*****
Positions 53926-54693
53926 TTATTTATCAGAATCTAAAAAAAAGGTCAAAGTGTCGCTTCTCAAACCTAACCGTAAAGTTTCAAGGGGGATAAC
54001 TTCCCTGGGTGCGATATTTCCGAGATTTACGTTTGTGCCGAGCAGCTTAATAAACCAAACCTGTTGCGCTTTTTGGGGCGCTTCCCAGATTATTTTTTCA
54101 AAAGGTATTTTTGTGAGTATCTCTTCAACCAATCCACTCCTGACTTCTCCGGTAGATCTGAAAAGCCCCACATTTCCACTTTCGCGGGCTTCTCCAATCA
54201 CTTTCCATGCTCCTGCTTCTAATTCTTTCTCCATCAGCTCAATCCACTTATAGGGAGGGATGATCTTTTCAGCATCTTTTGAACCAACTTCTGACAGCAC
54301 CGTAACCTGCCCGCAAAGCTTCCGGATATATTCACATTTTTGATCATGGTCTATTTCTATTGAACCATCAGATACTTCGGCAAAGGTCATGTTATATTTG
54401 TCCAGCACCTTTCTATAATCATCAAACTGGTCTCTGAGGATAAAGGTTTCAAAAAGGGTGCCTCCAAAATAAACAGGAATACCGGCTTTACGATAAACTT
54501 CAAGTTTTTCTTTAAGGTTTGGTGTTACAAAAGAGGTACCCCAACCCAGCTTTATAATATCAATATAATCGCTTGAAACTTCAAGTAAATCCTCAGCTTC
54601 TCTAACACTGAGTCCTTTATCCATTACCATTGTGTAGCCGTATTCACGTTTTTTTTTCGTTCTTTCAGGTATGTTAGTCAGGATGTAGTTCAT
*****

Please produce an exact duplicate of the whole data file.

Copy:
Positions 53926-54693
53926 TTATTTATCAGAATCTAAAAAAAAGGTCAAAGTGTCGCTTCTCAAACCTAACCGTAAAGTTTCAAGGGGGATAAC
54001 TTCCCTGGGTGCGATATTTCCGAGATTTACGTTTGTGCCGAGCAGCTTAATAAACCAAACCTGTTGCGCTTTTTGGGGCGCTTCCCAGATTATTTTTTCA
54101 AAAGGTATTTTTGTGAGTATCTCTTCAACCAATCCACTCCTGACTTCTCCGGTAGATCTGAAAAGCCCCACATTTCCACTTTCGCGGGCTTCTCCAATCA
54201 CTTTCCATGCTCCTGCTTCTAATTCTTTCTCCATCAGCTCAATCCACTTATAGGGAGGGATGATCTTTTCAGCATCTTTTGAACCAACTTCTGACAGCAC
54301 CGTAACCTGCCCGCAAAGCTTCCGGATATATTCACATTTTTGATCATGGTCTATTTCTATTGAACCATCAGATACTTCGGCAAAGGTCATGTTATATTTG
54401 TCCAGCACCTTTCTATAATCATCAAACTGGTCTCTGAGGATAAAGGTTTCAAAAAGGGTGCCTCCAAAATAAACAGGAATACCGGCTTTACGATAAACTT
54501 CAAGTTTTTCTTTAAGGTTTGGTGTTACAAAAGAGGTACCCCAACCCAGCTTTATAATATCAATATAATCGCTTGAAACTTCAAGTAAATCCTCAGCTTC
54601 TCTAACACTGAGTCCTTTATCCATTACCATTGTGTAGCCGTATTCACGTTTTTTTTTCGTTCTTTCAGGTATGTTAGTCAGGATGTAGTTCAT